Importance: Nonnicotine e-cigarettes contain chemicals, flavorants, and solvents that have known health harms and/or have not been proven safe for inhalation.Objective: To evaluate nonnicotine e-cigarette use patterns, including common flavors, brands, and ingredients.Design, Setting, and Participants: This cross-sectional study included a convenience sample of US residents aged 13 to 40 years who completed an online survey in November and December 2021. Quota sampling was used for an equal proportion of participants aged 13 to 17 years, 18 to 20 years, and 21 to 40 years, balanced for sex, race, and ethnicity per the latest US Census.Main Outcomes and Measures: Nonnicotine e-cigarette use (ever, past 30- and past 7-day, number of times used, time taken to finish); co-use with nicotine e-cigarettes; age at first try; and flavors, brands, and ingredients used.Results: Overall, 6131 participants (mean [SD] age, 21.9 [6.8] years; range, 13-40 years; 3454 [56.3%] identifying as female) completed the survey (55.1% completion rate). Among all participants, 1590 (25.9%) had ever used a nonnicotine e-cigarette, 1021 (16.7%) used one in the past 30 days, and 760 (12.4%) used one in the past 7 days. By age group, 227 of 1630 participants aged 13 to 17 years (13.9%), 497 of 2033 participants aged 18 to 20 years (24.4%), 399 of 1041 participants aged 21 to 24 years (38.3%), and 467 of 1427 participants aged 25 to 40 years (32.7%) had ever used nonnicotine e-cigarettes. Among 1590 participants who had ever used a nonnicotine e-cigarette, 549 (34.5%) had used one more than 10 times; 1017 (63.9%) finished 1 nonnicotine e-cigarette in less than 1 week. Co-use of nonnicotine with nicotine e-cigarettes was reported by 1155 participants (18.8%), 1363 (22.2%) exclusively used nicotine e-cigarettes, and 431 (7.0%) exclusively used nonnicotine e-cigarettes. Most-used flavors were sweet, dessert, or candy (578 [36.3%]); fruit (532 [33.4%]); and mint or menthol (321 [20.2%]); similar flavor patterns were observed for the top 2 flavors among those who used nonnicotine e-cigarettes in the past 30 days, followed by combinations of coffee, alcohol, flower, plant, and mint or menthol flavors by age group. Participants most reported using tetrahydrocannabinol (587 [36.9%]), cannabidiol (537 [33.7%]), melatonin (438 [27.5%]), caffeine (428 [26.9%]), and essential oils (364 [22.9%]) in their nonnicotine e-cigarettes.Conclusions and Relevance: In this study of adolescents, young adults, and adults, a sizeable proportion reported having used nonnicotine e-cigarettes and co-using them with nicotine e-cigarettes. Surveillance studies should further assess nonnicotine e-cigarette use patterns and regulations, and prevention should be developed to address youth appeal, unsubstantiated health claims, and possible health harms.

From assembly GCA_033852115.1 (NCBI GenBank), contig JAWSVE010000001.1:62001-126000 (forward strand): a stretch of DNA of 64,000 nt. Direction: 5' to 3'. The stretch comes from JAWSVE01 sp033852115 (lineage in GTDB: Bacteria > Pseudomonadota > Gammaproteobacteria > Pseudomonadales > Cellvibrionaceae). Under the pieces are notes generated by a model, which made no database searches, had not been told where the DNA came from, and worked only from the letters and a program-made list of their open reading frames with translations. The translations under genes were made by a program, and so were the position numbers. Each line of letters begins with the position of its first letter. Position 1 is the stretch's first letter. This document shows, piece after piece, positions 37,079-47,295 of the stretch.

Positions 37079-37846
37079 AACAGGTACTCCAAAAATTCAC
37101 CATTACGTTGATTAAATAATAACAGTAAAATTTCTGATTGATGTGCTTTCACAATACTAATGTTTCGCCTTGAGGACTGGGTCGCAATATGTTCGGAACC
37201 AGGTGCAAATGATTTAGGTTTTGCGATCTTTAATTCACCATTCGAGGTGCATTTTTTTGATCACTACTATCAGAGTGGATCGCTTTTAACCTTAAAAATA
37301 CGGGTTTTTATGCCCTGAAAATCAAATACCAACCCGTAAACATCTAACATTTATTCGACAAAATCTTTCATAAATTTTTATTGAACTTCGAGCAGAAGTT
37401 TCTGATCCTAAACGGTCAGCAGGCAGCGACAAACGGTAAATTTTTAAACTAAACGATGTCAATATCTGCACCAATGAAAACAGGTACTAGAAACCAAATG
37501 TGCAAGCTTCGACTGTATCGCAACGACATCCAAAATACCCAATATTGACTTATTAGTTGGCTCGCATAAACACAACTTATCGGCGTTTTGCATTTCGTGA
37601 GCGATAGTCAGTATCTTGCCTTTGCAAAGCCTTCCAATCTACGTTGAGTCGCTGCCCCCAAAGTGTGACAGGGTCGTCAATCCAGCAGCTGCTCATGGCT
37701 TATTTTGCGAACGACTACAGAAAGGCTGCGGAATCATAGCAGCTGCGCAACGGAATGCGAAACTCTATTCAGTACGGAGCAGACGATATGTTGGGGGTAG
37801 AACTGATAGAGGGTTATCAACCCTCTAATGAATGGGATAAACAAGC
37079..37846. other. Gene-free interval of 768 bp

View details for DOI 10.1001/jamanetworkopen.2022.16194

    View details for PubMedID 35612852

  • Entice With Procedures, Inspire With Primary Care: A Preclerkship Pipeline Course. PRiMER (Leawood, Kan.) Lin, C., Zheng, J., Shivakumar, V., Schillinger, E., Rydel, T. A., Montacute, T. 2021; 5: 22